Much as I’d like to keep it a secret, I have to put a shout out to the HTC Plant Sale located at the Hennepin Technical College Brooklyn Park Campus. Although there are many plant sales out there, this one is close to my heart. Not only because I went to school there, but also because the plants being sold are grown and cared for by the Landscape and Horticulture students.  Deb Kvamme, one of the instructors, is one of the most passionate plant people I’ve ever met, so she makes the sale very fun.  They always have the standard bedding plants, veggies and herbs, but if you get there early enough, you’re guaranteed to find something unique as well.  There are 3 greenhouses bursting with plants and the sale is run like a well oiled machine.  It’s worth the drive.  The sale runs May 5th, 6th and 7th from 9am – 7pm.  Go!  You won’t be disappointed!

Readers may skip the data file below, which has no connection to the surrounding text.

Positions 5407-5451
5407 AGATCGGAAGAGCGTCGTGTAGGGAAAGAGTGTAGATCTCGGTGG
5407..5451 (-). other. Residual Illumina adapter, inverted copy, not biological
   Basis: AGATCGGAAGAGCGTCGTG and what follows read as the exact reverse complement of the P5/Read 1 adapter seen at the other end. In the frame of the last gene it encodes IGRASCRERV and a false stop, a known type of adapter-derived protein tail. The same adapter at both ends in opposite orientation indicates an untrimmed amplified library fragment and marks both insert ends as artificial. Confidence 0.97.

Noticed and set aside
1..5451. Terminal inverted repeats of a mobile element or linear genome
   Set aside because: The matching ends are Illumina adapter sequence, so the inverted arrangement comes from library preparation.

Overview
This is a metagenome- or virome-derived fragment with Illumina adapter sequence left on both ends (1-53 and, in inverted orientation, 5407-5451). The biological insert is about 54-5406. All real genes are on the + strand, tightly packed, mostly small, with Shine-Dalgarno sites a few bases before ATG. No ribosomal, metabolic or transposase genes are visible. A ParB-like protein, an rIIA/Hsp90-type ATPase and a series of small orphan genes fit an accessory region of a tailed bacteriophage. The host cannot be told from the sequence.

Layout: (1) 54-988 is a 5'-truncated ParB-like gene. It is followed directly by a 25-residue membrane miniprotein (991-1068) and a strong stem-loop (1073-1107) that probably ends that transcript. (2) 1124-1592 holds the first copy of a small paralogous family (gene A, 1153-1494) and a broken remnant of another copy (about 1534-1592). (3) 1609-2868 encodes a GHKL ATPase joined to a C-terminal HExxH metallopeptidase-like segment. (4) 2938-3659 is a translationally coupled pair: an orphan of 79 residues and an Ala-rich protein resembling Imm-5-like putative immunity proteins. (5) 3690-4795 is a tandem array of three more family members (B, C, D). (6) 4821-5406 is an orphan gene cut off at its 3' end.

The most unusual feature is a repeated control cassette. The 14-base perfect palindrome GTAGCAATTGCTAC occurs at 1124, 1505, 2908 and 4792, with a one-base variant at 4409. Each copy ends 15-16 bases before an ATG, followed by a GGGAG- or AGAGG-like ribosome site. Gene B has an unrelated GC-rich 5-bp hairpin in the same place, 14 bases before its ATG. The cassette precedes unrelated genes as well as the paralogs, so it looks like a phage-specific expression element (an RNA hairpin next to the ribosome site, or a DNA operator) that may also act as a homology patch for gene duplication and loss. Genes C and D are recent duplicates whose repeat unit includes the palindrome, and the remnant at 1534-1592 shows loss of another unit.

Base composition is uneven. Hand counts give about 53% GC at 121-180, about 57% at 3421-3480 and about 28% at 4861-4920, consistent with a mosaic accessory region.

Another plant sale “must do” this weekend is the Friends School Plant Sale held at the Minnesota State Fair Grounds Grandstand.  If you’ve never been there, it’s GI-NOR-MOUS.  I’ve never seen anything like it.  They even produce their own catalog with plants that are available at the sale.  View it online, it’s an impressive list to say the least!  The Friends School sale runs Friday, May 7, from 9:00 a.m. – 8:00 p.m., Saturday, May 8, from 10:00 a.m. – 6:00 p.m. and Sunday, May 9, from 12:00 noon – 4:00 pm. Sunday is discount day.

While you’re at the fair grounds visit the Living Green Expo.  There you can learn about how to live a more mindful, sustainable life.  There are seminars and vendors with everything from gardening and composting, to cooking, to solar, wind and water, to energy savings, to rain gardens and permaculture and even organic lawn care just to name a few.  The Living Green Expo runs Saturday, May 7th from 9:00 a.m. – 6:00 p.m., Sunday May 8th from 9:00 a.m. – 4:00 p.m.

Do you have a favorite sale I didn’t list?  Let everyone know!

Not in the Twin Cities?  Check your local paper or garden club for sales, grab a friend and go!

Enjoy all things green this weekend!

Kate